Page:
The Canadian singer-songwriter who made it on to all of our teenage-angst playlists, Alanis Morissette is in the spotlight today.

Known for her particularly emotive mezzo-soprano voice, Alanis Morissette first emerged into the Canadian music scene with a couple of relatively successful dance-pop albums. However, it was only when she moved over to a more rock-oriented sound that she really began to put herself on the map.

Angst Queen

In fact, we can say this with a fair dose of confidence. Her first rock album Jagged Little Pill, released in 1995, was an enormous success, and she managed to flog over 33 million copies globally. She was even dubbed “Queen of Alt-Pop Angst” by Rolling Stone!

But the real star of the Jagged Pill-show was “Ironic”, the third single released from the album. It was this track that would really cement Alanis Morissette as a figure in our personal 90s Hall of Fame. “Ironic”, with lyrics that describe various ironic situations, was a HUGE success. It reached the number 1 spot in many countries and peaked at number 4 in the Billboard Hot 100 chart. It also collected the Juno Award for Song of The Year! Not bad at all.

However, perhaps equally as (if not more!) successful as the song itself, was the accompanying music video. The video shows Morissette driving along a highway through a wintery landscape. Sounds pretty straight forward until you realise that Alanis is also playing the three passengers in the car too! The video was Grammy nominated, and also won three MTV Video Music Awards of which it was nominated for six! It’s certainly a video that will go down in history, and one that we’d definitely recommend giving a watch below.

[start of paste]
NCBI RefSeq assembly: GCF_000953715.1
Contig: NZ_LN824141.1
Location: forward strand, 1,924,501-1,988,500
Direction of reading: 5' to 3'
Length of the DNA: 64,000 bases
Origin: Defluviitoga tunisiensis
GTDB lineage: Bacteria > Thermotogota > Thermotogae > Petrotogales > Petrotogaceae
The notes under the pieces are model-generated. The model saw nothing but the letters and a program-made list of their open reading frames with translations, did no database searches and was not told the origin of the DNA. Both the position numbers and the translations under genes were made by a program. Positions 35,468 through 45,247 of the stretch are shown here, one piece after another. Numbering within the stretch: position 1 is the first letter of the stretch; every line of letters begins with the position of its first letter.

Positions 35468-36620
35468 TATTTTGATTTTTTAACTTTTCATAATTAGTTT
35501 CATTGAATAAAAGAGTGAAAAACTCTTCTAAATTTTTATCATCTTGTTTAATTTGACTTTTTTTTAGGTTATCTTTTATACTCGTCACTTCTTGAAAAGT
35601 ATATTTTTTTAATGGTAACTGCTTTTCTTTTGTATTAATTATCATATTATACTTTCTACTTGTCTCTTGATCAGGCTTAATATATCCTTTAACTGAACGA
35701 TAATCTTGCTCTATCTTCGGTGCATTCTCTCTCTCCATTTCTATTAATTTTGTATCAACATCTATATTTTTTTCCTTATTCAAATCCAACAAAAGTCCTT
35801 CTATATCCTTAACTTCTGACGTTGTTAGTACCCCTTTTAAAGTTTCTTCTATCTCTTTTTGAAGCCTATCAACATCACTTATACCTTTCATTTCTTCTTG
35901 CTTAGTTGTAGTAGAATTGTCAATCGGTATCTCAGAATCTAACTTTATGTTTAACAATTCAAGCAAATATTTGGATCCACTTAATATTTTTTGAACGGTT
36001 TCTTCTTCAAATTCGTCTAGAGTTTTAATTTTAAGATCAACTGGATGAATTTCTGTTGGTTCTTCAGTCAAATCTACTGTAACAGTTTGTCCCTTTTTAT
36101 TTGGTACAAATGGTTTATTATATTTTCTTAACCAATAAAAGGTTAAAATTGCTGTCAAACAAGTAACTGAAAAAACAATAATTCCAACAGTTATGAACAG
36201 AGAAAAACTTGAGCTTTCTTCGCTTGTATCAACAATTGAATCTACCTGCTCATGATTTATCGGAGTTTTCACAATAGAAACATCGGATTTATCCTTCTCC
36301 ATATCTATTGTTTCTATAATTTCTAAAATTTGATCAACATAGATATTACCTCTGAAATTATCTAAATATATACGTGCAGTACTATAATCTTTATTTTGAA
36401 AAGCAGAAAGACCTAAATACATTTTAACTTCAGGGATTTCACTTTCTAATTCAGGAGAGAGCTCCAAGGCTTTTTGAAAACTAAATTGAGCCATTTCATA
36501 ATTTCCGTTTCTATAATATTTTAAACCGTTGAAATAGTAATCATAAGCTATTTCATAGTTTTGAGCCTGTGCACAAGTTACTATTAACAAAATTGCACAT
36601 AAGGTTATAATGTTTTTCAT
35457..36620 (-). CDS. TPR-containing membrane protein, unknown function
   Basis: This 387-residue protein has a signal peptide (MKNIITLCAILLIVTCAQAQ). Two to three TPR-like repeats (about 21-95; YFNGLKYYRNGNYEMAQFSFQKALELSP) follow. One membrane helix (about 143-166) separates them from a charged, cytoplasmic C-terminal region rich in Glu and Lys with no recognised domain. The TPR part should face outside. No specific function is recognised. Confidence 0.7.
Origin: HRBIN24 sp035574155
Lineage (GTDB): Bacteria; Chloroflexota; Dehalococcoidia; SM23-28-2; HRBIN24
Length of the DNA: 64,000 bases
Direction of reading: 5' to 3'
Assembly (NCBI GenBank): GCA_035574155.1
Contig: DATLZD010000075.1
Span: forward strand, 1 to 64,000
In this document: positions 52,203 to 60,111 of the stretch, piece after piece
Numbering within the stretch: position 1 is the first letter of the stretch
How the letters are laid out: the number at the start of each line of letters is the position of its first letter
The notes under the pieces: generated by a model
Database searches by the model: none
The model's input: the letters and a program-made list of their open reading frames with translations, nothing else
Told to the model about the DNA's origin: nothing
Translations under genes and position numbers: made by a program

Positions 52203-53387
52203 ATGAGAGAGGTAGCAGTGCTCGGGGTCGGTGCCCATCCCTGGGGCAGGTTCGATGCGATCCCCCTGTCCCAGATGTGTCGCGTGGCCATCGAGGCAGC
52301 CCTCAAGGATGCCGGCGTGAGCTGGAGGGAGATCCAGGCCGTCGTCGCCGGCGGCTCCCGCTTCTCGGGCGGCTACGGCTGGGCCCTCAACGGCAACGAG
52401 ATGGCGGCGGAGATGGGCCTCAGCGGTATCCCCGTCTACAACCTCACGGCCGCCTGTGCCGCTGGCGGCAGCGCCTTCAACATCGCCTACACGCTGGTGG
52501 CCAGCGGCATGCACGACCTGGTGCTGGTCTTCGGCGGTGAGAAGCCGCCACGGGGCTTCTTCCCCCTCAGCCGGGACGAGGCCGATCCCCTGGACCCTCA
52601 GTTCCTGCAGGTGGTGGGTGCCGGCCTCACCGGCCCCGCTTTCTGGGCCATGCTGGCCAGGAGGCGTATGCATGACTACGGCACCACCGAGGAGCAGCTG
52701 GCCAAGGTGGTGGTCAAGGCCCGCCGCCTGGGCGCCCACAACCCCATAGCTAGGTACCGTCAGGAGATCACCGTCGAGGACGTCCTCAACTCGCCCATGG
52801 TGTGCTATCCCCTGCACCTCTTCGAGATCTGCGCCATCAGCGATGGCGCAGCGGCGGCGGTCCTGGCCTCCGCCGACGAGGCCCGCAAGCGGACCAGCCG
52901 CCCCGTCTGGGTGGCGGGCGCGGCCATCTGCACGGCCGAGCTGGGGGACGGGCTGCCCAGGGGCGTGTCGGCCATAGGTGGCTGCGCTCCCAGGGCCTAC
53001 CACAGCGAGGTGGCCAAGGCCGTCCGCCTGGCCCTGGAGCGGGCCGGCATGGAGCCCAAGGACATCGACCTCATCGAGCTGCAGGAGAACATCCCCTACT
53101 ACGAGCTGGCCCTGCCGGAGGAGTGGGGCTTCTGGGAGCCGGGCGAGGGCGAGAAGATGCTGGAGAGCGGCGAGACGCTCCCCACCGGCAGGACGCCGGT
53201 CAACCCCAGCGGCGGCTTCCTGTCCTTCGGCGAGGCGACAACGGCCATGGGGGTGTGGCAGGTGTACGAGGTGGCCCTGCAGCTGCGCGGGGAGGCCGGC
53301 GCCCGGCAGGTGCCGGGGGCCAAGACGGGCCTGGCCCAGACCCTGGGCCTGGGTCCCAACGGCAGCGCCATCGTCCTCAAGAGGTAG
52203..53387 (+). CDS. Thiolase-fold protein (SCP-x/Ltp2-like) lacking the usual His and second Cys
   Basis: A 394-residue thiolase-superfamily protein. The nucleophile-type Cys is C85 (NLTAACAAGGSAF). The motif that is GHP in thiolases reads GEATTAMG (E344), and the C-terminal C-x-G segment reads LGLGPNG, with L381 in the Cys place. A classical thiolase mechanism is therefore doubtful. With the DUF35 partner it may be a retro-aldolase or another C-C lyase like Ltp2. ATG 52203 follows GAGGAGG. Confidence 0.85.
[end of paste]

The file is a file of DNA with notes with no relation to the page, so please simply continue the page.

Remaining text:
But Is It Ironic?

The song generated some heated (and hilarious) conversation about whether or not “Ironic” is actually ironic! The Oxford English Dictionary definition of ironic is “a figure of speech in which the intended meaning is the opposite of that expressed by the words used”. Unfortunately for Morissette, this shows “it’s like rain on your wedding day” to be not so ironic as she may have hoped! Some critics commented that the only thing ironic about the song is that it’s written by someone who doesn’t know the meaning of the word…

Thankfully, Morisette is not short of humour, and is able to laugh at herself too. A 2015 appearance on The Late Late Show With James Corden had her giving a performance of “Ironic”, but with a slight lyrical twist. She proudly and confidently sang the updated lyric, “it’s singing ‘Ironic’ when there are no ironies”, much to the entertainment of everyone watching. Fair play Alanis, fair play.

The truth is, we aren’t bothered whether the song is properly ironic or not, as it is truly an acoustic guitar banger. The instrument plays such a huge role in the song, especially in the introduction, and we couldn’t resist including it in our RSL Acoustic Guitar syllabus for Grade 4. Get this angsty-anthem into your rep, asap!